10 Things You Should Know About the DualSense Edge

Sony is releasing its first ever high-performance controllers- here's what you should know about it.

Posted By | On 16th, Jan. 2023

10 Things You Should Know About the DualSense Edge

It’s been a long time coming, but Sony have finally unveiled the first pro spec controller (and first professional grade controller full stop) for the PS5. The DualSense Edge features a raft of upgraded features and a tweaked appearance; it’s a premium controller commanding a premium price tag, and it certainly isn’t designed to cater for every player. The question is though, for those who do take the plunge, are the upgraded features worth it? Here’s a rundown of the 10 most important things to know before pre-ordering the DualSense Edge.

It’s Sony’s first official pro controller

Unlike Microsoft who’ve been manufacturing Xbox Elite pro controllers since 2015, the upcoming DualSense Edge represents the first opportunity for PlayStation players to get their hands on an upgraded, pro-spec controller. The PS5’s base DualSense is arguably Sony’s greatest controller, with it being praised for its adaptive triggers and haptic feedback. The question Sony are hoping to answer with the DualSense Edge is whether it can vastly improve on an already stellar controller, not only to justify the price tag but also to stand up to the inevitable comparisons with Microsoft’s excellent pro controller offering.

Launching globally January 26th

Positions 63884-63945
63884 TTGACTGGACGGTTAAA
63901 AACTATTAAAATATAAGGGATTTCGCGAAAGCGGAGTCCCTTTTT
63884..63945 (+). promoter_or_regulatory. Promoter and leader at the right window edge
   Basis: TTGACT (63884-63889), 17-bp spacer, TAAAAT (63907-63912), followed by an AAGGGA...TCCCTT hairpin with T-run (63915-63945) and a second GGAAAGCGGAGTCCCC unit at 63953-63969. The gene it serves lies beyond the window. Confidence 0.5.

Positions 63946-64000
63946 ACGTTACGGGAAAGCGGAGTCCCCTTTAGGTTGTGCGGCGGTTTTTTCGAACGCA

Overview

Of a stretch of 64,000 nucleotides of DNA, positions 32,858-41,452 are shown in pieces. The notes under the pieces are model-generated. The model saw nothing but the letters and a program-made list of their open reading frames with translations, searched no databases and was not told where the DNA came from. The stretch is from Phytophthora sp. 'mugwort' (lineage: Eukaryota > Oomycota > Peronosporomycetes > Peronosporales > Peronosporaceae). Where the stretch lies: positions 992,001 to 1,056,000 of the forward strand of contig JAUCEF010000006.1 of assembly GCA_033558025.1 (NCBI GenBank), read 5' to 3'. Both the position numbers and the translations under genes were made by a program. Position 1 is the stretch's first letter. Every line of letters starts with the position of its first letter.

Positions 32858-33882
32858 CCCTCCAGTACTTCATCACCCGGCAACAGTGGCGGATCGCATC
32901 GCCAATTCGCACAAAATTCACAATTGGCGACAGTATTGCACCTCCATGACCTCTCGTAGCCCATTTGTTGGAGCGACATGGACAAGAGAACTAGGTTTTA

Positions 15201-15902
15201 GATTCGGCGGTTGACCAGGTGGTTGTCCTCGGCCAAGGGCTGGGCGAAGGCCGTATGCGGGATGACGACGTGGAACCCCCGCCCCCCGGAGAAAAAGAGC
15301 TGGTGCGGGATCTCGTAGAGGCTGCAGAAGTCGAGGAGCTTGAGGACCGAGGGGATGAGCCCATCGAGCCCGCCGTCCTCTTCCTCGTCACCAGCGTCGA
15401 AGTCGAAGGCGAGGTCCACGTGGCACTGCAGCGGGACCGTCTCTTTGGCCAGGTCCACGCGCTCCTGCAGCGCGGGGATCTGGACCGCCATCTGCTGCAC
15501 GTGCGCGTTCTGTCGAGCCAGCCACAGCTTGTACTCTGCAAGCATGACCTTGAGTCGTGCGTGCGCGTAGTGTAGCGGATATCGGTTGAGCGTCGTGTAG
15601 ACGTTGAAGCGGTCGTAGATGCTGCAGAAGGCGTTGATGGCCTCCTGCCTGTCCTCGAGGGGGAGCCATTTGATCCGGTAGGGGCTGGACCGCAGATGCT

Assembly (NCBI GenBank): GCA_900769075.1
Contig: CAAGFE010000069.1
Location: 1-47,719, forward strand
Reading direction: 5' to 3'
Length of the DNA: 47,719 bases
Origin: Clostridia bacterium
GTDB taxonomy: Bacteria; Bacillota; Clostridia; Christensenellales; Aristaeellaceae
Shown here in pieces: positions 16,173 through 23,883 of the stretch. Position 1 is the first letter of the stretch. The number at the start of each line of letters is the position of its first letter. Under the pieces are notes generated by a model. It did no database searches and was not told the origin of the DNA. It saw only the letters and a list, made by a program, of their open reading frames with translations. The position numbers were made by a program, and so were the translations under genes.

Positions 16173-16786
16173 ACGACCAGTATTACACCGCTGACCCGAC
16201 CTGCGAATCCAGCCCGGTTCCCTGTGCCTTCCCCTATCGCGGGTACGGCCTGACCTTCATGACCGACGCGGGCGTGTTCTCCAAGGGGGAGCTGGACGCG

The DualSense Edge is available to pre-order direct from Sony right now, and it’ll be released into the hands of players worldwide on January 26th. Whilst the DualSense Edge’s high specification isn’t intended to suit every type of player, its price is indisputably steep; a missed opportunity, perhaps, for Sony to undercut the range of third-party pro controllers already available for the PlayStation 5. The DualSense will retail at $199.99, £209.999, or AU$339.95, coming in at approximately 31% higher than the Xbox Elite Series 2 controller.

Swappable components and modules

dualsense edge

The DualSense Edge might share the same silhouette as the base DualSense, but one of its major selling points is its modular capability. Thumb sticks, stick caps, and back paddles can all be swapped and changed depending on preference and playstyle. There’re three stick cap shapes to choose – standard, high domed, and low domed. For the back paddles, the controller ships with half dome shaped paddles as standard, but these can be swapped out for lever shaped paddles if preferred. The ability to replace sticks is most welcome; stick drift is an issue blighting most modern controller designs so the opportunity to replace thumb sticks should drift issues occur will be useful to most players. It’s an extra cost though – $20, £20, or AU$25 for each replacement stick.

Customisable button mapping

Yes, DualSense Edge will feature customisable button and control remapping, making owning one a deeply personalised experience. This isn’t necessarily a feature unique to DualSense Edge though, Microsoft and Nintendo equivalents also feature capability to remap buttons. What’s great about the DualSense Edge though is the dedicated ‘Fn’ function button which will reveal a standalone UI allowing quick and easy customisations.

Adjustable trigger stops

dualsense edge

Perhaps the most useful and innovative of all DualSense Edge’s features are the adjustable trigger stops. Adjustable via sliding switches on the back of the controller, the DualSense Edge’s triggers feature variable stops which adjust the L2 and R2 pad’s travel distance. A shorter trigger travel distance allows for even more rapid-fire shooting, as well as being easier on the fingers. No matter the trigger pad’s travel distance though, the controller is still able to deliver haptic feedback and trigger tension which up to now the range of third-party PS5 pro controllers haven’t managed to pull off.

Tuneable stick sensitivity